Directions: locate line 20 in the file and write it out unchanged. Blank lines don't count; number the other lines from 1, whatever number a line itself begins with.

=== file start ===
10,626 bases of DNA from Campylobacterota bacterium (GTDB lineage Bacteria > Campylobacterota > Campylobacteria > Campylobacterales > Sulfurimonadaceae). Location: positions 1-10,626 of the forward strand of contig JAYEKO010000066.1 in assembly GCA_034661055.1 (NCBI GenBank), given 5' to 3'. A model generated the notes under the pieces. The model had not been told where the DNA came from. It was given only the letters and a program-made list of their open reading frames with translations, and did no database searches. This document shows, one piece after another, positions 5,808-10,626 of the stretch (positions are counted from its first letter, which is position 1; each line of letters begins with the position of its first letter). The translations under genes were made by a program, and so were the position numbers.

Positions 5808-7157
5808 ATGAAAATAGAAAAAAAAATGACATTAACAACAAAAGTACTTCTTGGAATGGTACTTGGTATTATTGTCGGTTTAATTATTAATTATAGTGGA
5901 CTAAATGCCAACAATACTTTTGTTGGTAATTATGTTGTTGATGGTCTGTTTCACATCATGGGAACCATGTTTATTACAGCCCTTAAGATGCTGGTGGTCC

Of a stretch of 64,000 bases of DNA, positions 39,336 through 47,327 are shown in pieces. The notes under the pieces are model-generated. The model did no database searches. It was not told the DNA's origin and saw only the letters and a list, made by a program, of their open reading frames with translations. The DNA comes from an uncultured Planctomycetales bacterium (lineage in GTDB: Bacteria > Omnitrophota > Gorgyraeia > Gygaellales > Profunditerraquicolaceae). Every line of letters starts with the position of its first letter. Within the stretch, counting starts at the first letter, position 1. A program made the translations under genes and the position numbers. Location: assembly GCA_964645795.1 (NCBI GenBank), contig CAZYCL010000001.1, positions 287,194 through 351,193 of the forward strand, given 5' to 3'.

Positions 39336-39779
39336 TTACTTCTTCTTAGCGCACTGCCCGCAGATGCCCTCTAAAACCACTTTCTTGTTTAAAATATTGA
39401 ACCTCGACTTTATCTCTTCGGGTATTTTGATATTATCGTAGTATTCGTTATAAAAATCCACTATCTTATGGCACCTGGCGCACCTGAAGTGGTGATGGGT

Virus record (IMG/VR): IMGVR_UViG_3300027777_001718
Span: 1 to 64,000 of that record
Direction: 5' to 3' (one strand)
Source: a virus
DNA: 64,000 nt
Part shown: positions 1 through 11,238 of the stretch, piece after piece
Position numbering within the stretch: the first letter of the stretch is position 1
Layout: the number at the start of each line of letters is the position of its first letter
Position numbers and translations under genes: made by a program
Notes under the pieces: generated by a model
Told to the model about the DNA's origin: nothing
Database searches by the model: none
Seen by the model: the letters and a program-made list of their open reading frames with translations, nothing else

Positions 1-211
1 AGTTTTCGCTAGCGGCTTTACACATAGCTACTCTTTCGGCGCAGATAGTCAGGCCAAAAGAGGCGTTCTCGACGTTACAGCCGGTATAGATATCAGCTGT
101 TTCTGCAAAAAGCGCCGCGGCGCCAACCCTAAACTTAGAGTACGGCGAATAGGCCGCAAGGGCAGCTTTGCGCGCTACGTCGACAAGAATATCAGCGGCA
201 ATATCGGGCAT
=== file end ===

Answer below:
Database searches by the model: none